I’m a gamer geek. Old school. Pencil and paper. Table top. Kick in the door and roll for initiative, that’s me. I’ve been playing RPGs since I was seven, when I had to take over my cousin’s Dungeons & Dragons character because my aunt didn’t want him playing “the devil’s game”. She apparently had no problem with me playing it though. I was hooked instantly, and I’ve been a gamer geek ever since. White Wolf games helped me hobble through those awkward teen years, much in the same way I’d expect comic books and Dr. Who helped other disaffected nerds. I started playing werewolf musicians, and then vampire knights, until I found my calling in playing a young mage newly awakened to his power and forever living on the fringes of popular culture. It was from this character, who I named G. James Black, that I created a setting I called The City.
College brought along more serious attempts at writing, but I never thought it was going anywhere. The electives I would take in abnormal psychology and sociology would be for general education requirements, so I would claim. In reality I just wanted to know how to write more convincing societies and have a better idea why villains were so screwed up inside. I took a course on city planning and read everything I could find by Richard Florida to keep my setting somewhat believable, even though I’d have to account for the effect of a population of vampires and gods and werecreatures and all matter of supernatural beings that might have an opinion on zoning laws.
It was fun, though, asking all of these questions and coming up with the answers myself. It was fun to find and meet the more interesting citizens of the setting I’d created. But I wanted characters that were unlike the ones I’d read before, characters that had had every advantage. I wanted to look at the opposite end of the spectrum, such as a vampire who works as a data entry clerk, or a werecat who works a drive-thru window, or an all-powerful sorcerer that makes ends meet washing dishes in a diner.
Or, in the case of Richard Stone, the protagonist of my latest novel House of Stone, a minor Fae noble who works in porn because it’s the only creative outlet in his county. I asked all of the usual questions I ask a character, so as how they get by, do they like their lives, their opinion of their society, and most importantly, who their favorite band is. (Richard’s is Pearl Jam.) It all grew from there, taking a few turns I didn’t expect along the way (originally, in fact, Richard was supposed to slay a dragon, which the opening scene was supposed to foreshadow), until suddenly the short novella I’d been working on had turned into a full-fledged novel. I’m really proud of what I’ve been able to accomplish with Richard, and I’m looking forward to telling more of his story.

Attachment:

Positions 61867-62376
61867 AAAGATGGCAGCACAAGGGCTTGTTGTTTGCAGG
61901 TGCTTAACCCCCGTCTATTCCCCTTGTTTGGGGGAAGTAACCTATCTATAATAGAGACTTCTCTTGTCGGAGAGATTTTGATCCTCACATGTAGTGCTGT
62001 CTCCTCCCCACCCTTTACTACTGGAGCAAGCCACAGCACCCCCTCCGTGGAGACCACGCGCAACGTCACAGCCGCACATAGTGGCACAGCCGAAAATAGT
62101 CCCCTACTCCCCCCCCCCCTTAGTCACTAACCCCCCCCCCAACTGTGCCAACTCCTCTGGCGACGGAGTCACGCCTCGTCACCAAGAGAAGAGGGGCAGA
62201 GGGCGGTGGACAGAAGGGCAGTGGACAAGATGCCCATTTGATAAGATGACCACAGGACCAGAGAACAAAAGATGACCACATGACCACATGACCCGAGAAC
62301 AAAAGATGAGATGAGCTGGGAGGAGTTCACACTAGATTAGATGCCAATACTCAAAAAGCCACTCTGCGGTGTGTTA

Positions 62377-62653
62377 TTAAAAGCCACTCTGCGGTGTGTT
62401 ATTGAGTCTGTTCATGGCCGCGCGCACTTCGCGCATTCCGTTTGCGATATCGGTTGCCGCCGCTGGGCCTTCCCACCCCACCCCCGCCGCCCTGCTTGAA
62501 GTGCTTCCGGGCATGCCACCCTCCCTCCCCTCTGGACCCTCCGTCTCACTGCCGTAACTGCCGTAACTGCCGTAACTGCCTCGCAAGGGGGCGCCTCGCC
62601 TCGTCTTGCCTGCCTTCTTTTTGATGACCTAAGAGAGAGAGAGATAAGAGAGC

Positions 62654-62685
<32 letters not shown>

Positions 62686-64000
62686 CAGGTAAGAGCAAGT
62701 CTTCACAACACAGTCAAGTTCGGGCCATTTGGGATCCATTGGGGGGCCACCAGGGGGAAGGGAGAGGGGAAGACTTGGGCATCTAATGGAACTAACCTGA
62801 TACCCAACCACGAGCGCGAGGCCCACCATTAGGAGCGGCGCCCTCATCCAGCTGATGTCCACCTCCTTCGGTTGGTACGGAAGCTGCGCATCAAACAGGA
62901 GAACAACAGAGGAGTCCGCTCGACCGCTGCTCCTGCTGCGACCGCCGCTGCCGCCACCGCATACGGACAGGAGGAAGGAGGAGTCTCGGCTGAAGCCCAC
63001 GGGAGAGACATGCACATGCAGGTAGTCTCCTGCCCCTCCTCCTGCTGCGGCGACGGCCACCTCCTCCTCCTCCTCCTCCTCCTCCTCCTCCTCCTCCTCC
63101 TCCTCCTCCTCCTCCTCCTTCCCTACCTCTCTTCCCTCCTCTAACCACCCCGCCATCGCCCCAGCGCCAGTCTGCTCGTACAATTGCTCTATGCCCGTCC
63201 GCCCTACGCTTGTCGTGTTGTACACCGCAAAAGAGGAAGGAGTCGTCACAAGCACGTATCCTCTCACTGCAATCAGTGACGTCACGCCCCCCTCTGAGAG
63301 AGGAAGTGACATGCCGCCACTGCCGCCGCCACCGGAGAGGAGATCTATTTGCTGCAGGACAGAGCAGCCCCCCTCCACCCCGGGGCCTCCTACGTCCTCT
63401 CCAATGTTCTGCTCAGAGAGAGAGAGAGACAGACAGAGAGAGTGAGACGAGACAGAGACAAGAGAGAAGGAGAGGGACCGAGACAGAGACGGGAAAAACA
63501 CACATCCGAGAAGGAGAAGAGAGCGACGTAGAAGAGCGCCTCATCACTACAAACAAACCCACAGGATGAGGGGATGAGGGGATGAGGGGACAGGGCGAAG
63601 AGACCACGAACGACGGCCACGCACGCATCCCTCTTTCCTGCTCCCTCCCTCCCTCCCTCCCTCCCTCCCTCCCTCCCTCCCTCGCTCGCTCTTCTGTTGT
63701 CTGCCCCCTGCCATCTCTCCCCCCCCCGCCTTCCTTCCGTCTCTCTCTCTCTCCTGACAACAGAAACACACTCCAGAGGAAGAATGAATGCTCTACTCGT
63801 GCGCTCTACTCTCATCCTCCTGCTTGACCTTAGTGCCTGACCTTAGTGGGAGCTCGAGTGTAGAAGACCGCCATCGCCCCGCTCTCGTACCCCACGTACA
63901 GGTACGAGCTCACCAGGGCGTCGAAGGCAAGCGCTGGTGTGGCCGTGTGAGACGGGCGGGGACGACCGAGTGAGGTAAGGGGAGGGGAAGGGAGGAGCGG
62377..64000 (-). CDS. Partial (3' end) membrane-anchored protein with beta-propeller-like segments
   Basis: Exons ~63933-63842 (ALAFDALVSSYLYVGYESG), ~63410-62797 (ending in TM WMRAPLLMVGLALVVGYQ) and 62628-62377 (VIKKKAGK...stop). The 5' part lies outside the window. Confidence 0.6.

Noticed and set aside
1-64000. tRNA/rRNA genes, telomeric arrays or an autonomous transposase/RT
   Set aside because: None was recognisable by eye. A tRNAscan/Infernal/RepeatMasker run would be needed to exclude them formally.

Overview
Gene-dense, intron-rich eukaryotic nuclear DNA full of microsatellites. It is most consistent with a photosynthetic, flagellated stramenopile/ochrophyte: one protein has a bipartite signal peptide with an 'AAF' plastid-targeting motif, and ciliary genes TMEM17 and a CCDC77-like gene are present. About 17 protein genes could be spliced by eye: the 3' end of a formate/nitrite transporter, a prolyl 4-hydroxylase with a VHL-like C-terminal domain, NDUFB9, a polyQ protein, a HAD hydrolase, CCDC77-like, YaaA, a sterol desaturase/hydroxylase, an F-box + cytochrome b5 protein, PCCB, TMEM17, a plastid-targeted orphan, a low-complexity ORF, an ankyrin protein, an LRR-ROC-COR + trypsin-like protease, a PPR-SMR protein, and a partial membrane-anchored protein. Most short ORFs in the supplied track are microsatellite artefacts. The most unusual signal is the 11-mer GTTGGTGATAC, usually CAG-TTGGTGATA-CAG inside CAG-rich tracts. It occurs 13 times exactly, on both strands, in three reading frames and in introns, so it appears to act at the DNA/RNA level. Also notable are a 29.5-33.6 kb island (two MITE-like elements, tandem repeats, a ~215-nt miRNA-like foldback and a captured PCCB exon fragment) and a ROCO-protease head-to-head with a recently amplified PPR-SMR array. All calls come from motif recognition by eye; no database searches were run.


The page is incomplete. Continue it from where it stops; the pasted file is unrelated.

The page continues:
Vaughn R. Demont (the R stands for truth, justice, and sleeping late on Saturdays. It also stands for Radcliffe) is a writer trying to beat the odds and be a career writer. Gay, poor, and living in the sub-arctic tundra of Central New York, Vaughn likes to think of himself as a quintessential Scorpio. He received his Bachelor of Arts in Creative Writing from Oswego State University, and his Master of Fine Arts in Creative Writing from Goddard College. He has published numerous essays, short stories, novellas, and a novel online.
Want to know more about Vaughn? Visit his page over at his webpage or follow his reviews at Goodreads.
House of Stone
Genre: Urban Fantasy, Gay-Lesbian Romance
Publication Date: June 22, 2010
Cover art by Mandy M. Roth
A modern knight, a noble quest, and a magical sword. What could go wrong?
For minor Fae noble Richard Stone, life is going well. He has a decent fiefdom (okay, it’s a slum), a budding acting career (okay, so it’s porn), and one of only five magical swords in the City. An arranged marriage is barely a blip on his worry meter—until his family blade loses its magic. The shame of it puts his noble standing in jeopardy.
To regain his status, Richard needs help. Fortunately, his new bride is a sidhe knight and his servant Simaron has, er, his back. Together they embark on a quest to find the demon who slew his father, investigate a conspiracy that goes to the highest echelons of Fae nobility, and discover a secret family legacy that could ruin his House.
All while keeping up appearances to a society that demands perfection. And they say a noble’s life is easy…
Warning: This book contains explicit gay sex, not-so-explicit gay sex, explicitly implied gay sex, routine breaking of the fourth wall, occasional bouts of Pearl Jam fanboy-ism, and plot. Side effects include confusion and headaches, and are best avoided by reading the pages therein in numerical order.
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